Arbitration is a type of dispute resolution, in which both parties hire an arbitrator (an attorney or a retired judge) to make a decision (an award) on their dispute out of court. People choose arbitration for many reasons; the primary reason is privacy. When a case goes to court, children experience anxiety. This can affect other parts of their lives, including school and future employment. Also, arbitration provides a speedy resolution rather than going through the court system. In 2016, the Uniform Law Commission approved the Uniform Family Law Arbitration Act. This will allow arbitration to be used in family law across the nation.

Prior to this ruling, arbitration was only used for commercial disputes. In 2005, the American Academy of Matrimonial Lawyers (AAML) did draft the Model Family Law Arbitration Act. Although no states enacted the Model Family Law Arbitration Act, the AAML does provide certification for family law arbitrators.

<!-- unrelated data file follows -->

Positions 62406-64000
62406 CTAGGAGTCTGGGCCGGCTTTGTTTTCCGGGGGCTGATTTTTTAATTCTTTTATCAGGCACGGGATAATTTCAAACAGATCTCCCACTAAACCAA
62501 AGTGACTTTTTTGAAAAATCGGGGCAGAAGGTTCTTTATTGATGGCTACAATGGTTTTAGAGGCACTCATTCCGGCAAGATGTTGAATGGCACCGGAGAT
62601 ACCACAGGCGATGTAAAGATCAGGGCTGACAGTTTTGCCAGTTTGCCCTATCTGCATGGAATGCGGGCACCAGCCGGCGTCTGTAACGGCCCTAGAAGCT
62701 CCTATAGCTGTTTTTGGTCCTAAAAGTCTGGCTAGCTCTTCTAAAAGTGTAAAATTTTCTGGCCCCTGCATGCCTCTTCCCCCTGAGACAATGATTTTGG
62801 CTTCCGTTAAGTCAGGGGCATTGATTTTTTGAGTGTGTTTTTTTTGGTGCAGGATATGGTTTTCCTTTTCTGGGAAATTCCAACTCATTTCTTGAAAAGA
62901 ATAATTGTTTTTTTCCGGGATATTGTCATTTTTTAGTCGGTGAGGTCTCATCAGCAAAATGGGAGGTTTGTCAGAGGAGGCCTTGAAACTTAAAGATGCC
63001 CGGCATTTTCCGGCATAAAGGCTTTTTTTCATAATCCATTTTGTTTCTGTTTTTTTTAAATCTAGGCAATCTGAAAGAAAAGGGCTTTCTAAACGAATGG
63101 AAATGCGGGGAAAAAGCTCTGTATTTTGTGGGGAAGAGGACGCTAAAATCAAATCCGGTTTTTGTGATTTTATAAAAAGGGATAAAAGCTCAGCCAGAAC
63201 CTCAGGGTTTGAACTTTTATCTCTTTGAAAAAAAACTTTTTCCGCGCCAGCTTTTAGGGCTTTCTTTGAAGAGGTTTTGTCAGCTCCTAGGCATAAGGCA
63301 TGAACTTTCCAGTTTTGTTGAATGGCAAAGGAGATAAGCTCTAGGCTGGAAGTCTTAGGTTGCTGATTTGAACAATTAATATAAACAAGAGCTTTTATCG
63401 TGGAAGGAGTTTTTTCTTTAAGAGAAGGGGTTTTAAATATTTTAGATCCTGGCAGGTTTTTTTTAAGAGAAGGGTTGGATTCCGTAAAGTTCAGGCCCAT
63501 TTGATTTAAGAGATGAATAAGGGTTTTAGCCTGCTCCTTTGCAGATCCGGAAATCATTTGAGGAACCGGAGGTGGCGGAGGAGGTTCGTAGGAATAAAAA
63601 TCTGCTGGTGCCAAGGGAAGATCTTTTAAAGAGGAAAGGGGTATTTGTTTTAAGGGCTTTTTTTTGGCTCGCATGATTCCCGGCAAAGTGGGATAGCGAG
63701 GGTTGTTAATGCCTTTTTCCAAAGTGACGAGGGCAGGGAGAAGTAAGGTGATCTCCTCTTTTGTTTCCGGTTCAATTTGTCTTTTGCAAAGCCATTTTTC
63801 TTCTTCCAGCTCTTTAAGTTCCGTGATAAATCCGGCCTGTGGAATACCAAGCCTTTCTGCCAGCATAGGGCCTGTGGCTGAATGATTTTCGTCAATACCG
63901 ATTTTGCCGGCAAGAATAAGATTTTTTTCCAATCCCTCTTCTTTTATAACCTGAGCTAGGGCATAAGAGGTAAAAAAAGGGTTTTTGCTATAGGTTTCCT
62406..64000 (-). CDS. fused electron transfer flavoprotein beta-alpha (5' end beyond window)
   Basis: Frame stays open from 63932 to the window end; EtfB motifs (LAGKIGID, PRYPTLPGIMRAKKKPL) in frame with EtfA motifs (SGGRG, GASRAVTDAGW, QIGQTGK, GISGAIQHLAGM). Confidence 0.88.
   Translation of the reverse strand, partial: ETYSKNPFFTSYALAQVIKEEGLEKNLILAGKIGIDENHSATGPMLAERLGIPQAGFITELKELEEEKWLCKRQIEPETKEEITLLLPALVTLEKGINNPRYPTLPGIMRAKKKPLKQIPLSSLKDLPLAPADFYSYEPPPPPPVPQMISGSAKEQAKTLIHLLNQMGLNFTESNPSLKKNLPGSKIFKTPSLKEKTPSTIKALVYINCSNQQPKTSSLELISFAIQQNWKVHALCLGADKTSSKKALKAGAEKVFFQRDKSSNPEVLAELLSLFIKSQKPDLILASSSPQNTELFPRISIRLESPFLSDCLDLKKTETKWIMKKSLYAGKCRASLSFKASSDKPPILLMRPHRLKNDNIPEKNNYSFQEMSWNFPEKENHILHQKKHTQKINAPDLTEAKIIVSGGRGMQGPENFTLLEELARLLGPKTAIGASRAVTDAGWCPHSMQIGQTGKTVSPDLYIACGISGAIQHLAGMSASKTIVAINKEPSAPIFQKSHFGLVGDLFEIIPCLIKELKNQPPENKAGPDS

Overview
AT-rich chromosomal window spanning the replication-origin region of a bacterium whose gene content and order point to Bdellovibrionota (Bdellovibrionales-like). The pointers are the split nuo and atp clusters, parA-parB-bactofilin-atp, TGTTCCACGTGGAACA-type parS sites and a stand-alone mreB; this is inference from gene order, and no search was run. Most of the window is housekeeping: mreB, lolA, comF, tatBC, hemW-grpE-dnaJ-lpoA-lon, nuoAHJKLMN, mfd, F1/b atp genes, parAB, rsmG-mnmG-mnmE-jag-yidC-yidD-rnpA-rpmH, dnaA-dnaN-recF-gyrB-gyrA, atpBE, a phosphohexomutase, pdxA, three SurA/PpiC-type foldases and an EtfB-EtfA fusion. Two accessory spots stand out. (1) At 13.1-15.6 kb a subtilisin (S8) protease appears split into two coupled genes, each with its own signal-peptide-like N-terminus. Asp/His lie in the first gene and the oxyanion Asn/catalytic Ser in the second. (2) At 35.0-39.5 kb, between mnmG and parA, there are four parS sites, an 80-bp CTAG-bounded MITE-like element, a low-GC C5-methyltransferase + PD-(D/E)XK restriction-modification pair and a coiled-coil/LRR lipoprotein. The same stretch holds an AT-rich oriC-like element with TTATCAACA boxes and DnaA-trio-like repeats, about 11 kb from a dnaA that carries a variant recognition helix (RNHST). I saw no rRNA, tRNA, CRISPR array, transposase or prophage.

In arbitration, both parties enter through an agreement. This agreement outlines all aspects of the arbitration and states that both parties have waived their right to go to court. All issues (e.g. paternity) must be included in the agreement. Next, the parties hire an arbitrator. An arbitrator has the same power as a judge and can:

  • interview a child.
  • issue a subpoena.
  • appoint an attorney for the child.
  • issue a sanction against a party for misconduct during the arbitration.

In Maryland, the District of Columbia and Virginia, an arbitrator can also award temporary child access, temporary spousal support and temporary child support as well as advance legal fees.

The arbitrator must apply the state’s laws to the case. The arbitrator will render his or her decision based on the evidence, and then it is confirmed by the court. If a party opposes the decision, the case will go to court. It is important to note that there are limited grounds to change the award.

The arbitrator must be trained to identify domestic violence and child abuse. If there is suspicion of either, the arbitrator must report it to the authorities and suspend the proceedings. Also, a trial judge can do a judicial review of the case, but only on record — at the arbitration hearing.

Arbitration in family law gives families a way to avoid going to court and it is confidential. It frees up court time and is less expensive. And it’s informal, which will create a more pleasant atmosphere during the hearing.